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Tempering chocolate at home.

post #1 of 16
Thread Starter 
Is it possible to temper chocolate at home without a machine?
I have tried before with just a bain-marie and a thermometer but i think it would have to be alot more exact.
I have read that you have to take into account things like moisture in the air and room temperature. How true is that?
I'd appreciate any advise.
Thanks.

p.s. Please keep in mind i live in london which is always raining and cold. Cheers.
post #2 of 16
Yes, it's most certainly possible. Simply keep your instant read thermometer on hand and your senses. You have to feel your way through the chocolate, note the difference in temperature between different stages and learn to recognize when the chocolate is at body temperature (i.e. your finger should feel neither cold nor warm).
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post #3 of 16
Yup. Choc is very sensitive to temps and humidity. In the summer, when the r/h (rel. Humidty) is over 80% it's best not to even think about working with choc. Hot, steamy commercial kitchens are notoriously bad for working with chocolate too.

One of the best books on chocolate is C.I.A.'s pastry instructor Grewling, and it's called "chocolates and confections".. E#xtreme amount of information there, with several methods of tempering and alot of do's and don'ts.

The book is highly recommended.
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post #4 of 16
You need a therm for tempuring chocolate?????

Anything you can do in a kitchen at work you can do at home....

Not everyone has a marbel slab at home, it is nice though, but I use mine a lot so it pays off.

If you can get one or have one it's the best way to do it at home, you just start the double boiler like you said and then move over to your slab.

Works great and it's the same way I do it in the shop, just my slap is about 5 feet shorter at home,...lol
post #5 of 16
Thread Starter 
When you say slab, do you mean bring it up to temp then cool it on a slab?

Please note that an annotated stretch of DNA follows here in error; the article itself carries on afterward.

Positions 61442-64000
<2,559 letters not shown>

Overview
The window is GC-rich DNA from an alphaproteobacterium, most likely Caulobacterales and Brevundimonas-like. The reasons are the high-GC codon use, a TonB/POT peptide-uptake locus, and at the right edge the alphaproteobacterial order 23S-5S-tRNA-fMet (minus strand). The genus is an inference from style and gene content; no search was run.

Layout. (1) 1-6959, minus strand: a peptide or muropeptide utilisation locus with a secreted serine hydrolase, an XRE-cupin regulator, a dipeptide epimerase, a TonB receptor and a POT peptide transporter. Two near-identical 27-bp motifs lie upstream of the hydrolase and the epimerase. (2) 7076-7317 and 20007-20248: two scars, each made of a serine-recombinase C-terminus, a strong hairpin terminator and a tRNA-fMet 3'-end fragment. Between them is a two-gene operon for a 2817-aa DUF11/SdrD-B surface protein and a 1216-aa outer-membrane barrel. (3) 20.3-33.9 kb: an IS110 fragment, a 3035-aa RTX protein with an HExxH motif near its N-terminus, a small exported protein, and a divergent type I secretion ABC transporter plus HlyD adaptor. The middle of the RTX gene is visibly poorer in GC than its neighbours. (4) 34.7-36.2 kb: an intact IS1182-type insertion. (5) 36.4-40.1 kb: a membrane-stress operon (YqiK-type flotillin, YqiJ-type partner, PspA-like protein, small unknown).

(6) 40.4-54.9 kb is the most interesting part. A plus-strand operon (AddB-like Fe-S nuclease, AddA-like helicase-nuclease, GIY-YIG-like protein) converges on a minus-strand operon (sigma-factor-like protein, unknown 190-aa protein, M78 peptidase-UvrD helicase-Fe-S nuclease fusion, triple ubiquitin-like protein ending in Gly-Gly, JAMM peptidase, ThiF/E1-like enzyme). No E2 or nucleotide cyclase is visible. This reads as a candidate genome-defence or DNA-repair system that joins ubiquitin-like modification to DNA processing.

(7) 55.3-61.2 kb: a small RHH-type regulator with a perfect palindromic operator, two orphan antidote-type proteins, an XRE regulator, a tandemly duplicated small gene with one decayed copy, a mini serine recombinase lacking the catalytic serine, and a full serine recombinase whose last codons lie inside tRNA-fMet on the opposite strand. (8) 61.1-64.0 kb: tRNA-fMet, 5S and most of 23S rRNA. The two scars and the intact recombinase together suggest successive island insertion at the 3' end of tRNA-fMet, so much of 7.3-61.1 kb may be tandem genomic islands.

what if i dont have a slab?

I have tried to put it on plastic then bend it to make a shape and cool in fridge.
post #6 of 16
Maybe if you told us what your trying to accomplish we could help.

Yes how I temper is I bring it up to temp then I pour out a little over half of my chocolate out on my slab and work if with a offset and a bench scrapper.

When the chocolate starts to cool I scrap it off the slab back into the bowl with the still warm chocolate, this is where the cooled chocolate will bring the warm chocoalte down to temp and the cool chocolate back up, now I just use my lip to see if I got the right temp and then I use it right away for whatever I needed it.

This tecnic may take some time to master but it makes it very quick and effecient and you can still use a therm to do it this way but you have to temp quick.

So if you want to let us in maybe I can give you more detailed advice.

Robert
post #7 of 16
Thread Starter 
Thanks Robert,
I wasn't doing any recipe in particular just wanted to have a go at it out of interest.
I saw a recipe which used tempered chocolate on a plastic strip, about 2 inches deep, you bend it round and fasten it and when cooled you'll have teardrop shaped chocolate of which you can fill with mousse or anything like that.
I'd like to try that with the slab, i can see how it would take a while to get used to but i'd like to try and get the feel for it.